Writing for the website Public Seminar, Siobhan Kattago pays homage to a remarkable and nearly forgotten essay by Hannah Arendt called “We Refugees.” Originally published in 1943, the essay reflects poignantly on the dislocation and tragedy endured by countless European Jews in the first half of the twentieth century. It also obliquely touches on Arendt’s own experience with statelessness, which lasted from 1933 to 1951. In Kattago’s appreciation of the essay, she highlights how Arendt’s insights help us understand the struggles of refugees today. Here’s an excerpt:
Whether pariah or parvenu, once Jews lost their citizenship and political rights during the Third Reich, they lost their own distinct place in the world. “The pariah Jew and the parvenu Jew are in the same boat, rowing desperately in the same angry sea. Both are branded with the same mark; both alike are outlaws.” Can we not say the same about today’s refugees, who are “rowing desperately” to avoid war and violence, but who are regarded as “outlaws” when they reach the borders? At the end of “We Refugees,” Arendt outlines a way to overcome the stigma of being refugee, pariah or outlaw. By becoming a “conscious pariah,” she was able to speak for those in her generation and maintain her identity. “Refugees driven from country to country represent the vanguard of their people — if they keep their identity.”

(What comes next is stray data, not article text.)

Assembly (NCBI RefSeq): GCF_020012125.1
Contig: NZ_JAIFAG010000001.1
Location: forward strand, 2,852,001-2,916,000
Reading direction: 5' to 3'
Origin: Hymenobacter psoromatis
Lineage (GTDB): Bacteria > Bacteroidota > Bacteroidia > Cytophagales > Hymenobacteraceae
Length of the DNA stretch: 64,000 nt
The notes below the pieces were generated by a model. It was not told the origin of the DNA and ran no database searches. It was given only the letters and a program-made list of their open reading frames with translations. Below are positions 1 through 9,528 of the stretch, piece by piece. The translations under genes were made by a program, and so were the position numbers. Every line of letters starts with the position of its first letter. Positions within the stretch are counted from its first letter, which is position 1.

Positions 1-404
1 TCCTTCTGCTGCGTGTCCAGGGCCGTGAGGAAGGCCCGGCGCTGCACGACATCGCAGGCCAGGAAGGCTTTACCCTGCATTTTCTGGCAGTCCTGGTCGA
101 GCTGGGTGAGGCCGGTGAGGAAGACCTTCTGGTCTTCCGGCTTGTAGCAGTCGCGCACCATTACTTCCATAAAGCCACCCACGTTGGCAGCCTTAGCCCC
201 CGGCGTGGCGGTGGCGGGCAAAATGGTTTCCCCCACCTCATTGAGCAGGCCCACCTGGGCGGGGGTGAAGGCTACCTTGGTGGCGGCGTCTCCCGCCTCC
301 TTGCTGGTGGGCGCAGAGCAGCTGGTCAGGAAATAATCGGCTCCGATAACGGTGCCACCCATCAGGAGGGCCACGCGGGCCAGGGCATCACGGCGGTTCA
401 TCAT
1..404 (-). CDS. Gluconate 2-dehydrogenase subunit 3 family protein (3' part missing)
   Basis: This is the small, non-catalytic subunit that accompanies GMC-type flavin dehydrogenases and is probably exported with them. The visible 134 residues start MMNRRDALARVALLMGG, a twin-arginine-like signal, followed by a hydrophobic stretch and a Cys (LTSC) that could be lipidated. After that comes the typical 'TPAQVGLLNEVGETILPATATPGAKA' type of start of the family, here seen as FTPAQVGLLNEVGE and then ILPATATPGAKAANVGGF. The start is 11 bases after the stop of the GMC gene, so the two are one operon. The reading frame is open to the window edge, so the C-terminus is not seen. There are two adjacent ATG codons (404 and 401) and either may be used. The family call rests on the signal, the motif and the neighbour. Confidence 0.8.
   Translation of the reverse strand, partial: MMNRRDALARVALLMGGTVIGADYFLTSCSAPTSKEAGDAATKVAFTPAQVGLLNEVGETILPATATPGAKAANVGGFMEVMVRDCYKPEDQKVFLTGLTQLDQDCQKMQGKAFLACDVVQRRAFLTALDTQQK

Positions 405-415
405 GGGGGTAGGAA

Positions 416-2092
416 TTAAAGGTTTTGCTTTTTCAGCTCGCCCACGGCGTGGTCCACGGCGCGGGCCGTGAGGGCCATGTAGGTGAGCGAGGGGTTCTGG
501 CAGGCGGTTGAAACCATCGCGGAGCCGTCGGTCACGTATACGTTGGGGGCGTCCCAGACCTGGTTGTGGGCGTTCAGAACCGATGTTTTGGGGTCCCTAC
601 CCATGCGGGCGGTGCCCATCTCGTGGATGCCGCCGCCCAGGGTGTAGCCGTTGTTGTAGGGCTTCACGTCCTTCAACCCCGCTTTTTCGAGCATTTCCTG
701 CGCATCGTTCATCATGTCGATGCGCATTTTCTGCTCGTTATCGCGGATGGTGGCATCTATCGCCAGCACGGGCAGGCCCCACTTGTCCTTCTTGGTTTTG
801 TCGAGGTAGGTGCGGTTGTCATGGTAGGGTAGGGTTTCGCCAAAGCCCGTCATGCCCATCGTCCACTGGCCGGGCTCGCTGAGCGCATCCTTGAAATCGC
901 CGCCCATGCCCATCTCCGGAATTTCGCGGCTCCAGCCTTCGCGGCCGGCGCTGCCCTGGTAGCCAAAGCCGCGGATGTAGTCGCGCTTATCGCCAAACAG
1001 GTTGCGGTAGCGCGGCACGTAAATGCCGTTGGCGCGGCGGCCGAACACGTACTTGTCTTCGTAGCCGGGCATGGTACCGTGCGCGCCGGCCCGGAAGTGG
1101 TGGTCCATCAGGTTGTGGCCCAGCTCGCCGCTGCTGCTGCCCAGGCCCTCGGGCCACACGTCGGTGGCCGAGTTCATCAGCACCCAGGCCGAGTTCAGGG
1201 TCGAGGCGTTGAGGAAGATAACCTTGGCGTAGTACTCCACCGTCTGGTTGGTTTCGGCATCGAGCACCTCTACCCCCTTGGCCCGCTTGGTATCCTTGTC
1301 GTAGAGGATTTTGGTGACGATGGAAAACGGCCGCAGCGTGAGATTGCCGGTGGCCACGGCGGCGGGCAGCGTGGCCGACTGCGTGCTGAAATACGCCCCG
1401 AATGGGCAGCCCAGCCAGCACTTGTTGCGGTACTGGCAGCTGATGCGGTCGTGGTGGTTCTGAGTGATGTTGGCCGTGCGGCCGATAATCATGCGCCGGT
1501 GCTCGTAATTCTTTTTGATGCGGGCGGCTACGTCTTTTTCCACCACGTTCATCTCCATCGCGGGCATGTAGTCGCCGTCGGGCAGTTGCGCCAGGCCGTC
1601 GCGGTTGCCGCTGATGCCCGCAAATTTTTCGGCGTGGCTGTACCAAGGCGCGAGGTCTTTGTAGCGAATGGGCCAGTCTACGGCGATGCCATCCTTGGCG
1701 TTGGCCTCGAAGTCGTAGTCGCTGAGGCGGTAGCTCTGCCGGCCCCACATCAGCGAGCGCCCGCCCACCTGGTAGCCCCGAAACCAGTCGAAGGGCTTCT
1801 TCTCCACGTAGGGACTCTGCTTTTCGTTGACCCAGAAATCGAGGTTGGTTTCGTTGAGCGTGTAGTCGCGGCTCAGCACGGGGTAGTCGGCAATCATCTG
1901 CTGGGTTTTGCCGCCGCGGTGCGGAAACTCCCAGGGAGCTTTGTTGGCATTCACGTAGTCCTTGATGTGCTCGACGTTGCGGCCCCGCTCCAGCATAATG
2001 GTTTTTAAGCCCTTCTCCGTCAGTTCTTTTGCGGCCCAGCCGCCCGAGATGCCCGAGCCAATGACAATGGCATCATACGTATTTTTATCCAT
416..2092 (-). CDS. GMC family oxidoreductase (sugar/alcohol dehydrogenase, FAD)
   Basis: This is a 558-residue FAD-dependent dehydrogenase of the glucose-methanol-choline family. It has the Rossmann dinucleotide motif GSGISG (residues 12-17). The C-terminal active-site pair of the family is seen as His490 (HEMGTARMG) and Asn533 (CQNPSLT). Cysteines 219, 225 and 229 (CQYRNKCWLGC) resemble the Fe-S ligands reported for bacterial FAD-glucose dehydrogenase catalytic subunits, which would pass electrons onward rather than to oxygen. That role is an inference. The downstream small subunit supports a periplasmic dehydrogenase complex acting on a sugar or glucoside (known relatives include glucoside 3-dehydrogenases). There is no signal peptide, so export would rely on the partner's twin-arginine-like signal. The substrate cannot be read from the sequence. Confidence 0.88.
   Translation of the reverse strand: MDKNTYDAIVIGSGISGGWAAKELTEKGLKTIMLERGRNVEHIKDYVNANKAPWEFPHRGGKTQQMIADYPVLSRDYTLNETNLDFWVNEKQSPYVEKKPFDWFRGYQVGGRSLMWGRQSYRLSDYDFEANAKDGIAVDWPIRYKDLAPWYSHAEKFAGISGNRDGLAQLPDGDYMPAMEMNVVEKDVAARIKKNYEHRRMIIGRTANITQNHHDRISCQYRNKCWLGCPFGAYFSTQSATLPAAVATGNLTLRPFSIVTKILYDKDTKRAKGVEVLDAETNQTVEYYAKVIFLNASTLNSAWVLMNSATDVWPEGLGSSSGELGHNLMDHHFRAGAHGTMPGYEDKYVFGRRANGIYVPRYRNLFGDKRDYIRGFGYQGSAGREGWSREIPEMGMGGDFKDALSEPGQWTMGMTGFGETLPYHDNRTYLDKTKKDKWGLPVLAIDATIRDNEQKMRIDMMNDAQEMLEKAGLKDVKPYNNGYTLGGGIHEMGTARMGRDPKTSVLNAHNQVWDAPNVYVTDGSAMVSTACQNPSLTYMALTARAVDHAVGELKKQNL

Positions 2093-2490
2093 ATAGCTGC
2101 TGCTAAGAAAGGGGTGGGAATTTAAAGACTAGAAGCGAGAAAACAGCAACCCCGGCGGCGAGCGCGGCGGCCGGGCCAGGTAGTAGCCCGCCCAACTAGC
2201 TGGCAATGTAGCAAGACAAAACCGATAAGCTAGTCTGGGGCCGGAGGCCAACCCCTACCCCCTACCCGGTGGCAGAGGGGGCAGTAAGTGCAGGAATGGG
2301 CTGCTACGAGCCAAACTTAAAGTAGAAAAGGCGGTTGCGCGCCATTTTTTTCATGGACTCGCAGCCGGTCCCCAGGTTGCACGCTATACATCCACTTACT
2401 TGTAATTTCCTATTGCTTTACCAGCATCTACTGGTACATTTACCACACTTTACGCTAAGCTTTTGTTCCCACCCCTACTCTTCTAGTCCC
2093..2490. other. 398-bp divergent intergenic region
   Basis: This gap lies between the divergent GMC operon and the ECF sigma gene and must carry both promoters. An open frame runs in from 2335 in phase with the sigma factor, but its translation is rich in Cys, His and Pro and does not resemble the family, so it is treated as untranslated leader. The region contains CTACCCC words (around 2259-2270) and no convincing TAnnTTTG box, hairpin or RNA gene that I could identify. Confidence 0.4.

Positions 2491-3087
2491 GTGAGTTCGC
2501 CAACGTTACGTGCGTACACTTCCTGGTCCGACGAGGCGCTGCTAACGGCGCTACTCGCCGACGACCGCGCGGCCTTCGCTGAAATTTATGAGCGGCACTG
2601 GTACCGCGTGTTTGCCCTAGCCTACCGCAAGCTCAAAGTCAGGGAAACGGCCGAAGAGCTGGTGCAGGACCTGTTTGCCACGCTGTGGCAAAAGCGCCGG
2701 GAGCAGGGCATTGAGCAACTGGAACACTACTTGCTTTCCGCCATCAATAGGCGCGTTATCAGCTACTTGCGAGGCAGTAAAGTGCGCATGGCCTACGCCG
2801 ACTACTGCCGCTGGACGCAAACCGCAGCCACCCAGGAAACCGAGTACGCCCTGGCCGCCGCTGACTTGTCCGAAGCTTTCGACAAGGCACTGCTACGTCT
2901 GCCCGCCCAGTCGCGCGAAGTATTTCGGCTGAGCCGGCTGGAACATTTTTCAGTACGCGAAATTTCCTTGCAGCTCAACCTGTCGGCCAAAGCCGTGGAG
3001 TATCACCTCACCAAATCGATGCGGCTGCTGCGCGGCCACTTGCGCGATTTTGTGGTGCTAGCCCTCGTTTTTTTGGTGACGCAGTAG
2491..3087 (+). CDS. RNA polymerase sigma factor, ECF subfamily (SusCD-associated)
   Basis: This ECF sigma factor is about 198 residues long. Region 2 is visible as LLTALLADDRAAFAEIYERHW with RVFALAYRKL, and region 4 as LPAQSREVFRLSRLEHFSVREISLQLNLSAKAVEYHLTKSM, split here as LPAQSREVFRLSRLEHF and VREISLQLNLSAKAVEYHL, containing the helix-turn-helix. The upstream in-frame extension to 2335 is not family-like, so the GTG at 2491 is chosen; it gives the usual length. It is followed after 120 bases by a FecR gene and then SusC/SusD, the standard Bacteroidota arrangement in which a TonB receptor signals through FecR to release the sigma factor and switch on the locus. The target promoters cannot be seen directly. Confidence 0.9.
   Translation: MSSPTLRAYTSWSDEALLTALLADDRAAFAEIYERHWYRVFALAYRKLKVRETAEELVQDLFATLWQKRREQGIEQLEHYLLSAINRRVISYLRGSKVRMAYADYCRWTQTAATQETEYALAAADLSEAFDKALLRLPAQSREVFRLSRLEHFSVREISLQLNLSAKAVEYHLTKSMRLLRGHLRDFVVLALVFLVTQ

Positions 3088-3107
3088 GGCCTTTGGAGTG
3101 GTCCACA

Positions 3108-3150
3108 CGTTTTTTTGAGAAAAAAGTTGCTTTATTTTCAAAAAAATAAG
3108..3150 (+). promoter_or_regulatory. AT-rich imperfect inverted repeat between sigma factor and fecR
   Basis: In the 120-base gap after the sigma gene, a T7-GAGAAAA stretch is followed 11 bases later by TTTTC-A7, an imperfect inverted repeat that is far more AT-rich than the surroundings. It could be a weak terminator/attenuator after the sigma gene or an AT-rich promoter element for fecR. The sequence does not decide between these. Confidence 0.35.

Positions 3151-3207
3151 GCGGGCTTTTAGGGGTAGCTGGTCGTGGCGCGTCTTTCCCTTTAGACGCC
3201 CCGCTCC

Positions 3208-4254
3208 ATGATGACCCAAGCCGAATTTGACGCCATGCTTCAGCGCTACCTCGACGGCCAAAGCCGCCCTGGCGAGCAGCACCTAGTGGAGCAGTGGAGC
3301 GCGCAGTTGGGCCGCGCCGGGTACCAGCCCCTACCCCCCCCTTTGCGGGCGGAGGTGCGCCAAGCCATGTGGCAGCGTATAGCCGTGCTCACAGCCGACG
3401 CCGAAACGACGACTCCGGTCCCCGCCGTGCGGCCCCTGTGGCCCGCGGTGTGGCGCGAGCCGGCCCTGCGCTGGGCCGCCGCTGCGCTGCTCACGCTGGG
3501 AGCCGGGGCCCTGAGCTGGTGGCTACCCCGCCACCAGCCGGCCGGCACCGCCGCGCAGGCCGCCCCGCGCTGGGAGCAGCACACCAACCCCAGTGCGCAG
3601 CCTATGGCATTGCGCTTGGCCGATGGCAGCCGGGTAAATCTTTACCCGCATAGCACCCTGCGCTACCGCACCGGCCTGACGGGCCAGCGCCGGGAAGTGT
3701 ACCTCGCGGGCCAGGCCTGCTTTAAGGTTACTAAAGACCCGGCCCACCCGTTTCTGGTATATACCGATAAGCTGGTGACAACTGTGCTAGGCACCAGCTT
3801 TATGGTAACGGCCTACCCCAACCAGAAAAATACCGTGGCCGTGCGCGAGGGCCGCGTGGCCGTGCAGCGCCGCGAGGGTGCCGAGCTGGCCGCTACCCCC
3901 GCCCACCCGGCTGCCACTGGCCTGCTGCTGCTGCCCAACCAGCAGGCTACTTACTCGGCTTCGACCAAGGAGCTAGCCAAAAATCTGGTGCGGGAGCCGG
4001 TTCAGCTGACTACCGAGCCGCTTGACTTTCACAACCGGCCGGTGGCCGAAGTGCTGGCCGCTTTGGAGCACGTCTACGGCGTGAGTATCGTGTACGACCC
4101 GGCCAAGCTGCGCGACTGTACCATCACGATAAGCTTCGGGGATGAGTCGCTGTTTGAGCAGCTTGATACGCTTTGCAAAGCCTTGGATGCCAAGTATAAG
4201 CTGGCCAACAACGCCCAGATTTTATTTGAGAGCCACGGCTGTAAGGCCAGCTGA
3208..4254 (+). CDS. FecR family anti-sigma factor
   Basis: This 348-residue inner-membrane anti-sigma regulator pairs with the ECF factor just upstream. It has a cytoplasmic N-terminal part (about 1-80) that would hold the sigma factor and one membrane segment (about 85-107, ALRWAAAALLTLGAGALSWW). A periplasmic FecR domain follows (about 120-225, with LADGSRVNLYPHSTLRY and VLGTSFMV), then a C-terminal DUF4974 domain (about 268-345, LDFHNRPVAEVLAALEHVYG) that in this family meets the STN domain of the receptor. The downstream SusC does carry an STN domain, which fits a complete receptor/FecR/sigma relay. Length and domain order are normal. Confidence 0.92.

The stateless, as an unwanted and superfluous product of the international order, are a fact that can neither be ignored nor wished away. Today, more than seventy years after the publication of “We Refugees,” we face a similar problem. There are approximately 60 million refugees in the world, half of them children, who will spend much of their childhood in a refugee camp. What is, of course, different about the refugees then and now, is that today’s refugee is not European, and often Muslim. And yet the question remains: how should we respond? Arendt reminds us that patterns of exclusion, the proliferation of refugee camps and masses of people seeking refuge, bear more than a passing family resemblance to 20th century statelessness. “We Refugees” is more than an early essay outlining her later analysis of rights and the nation-state. It speaks both to the refugee crisis of the 20th century and to ours.
Image via Public Seminar.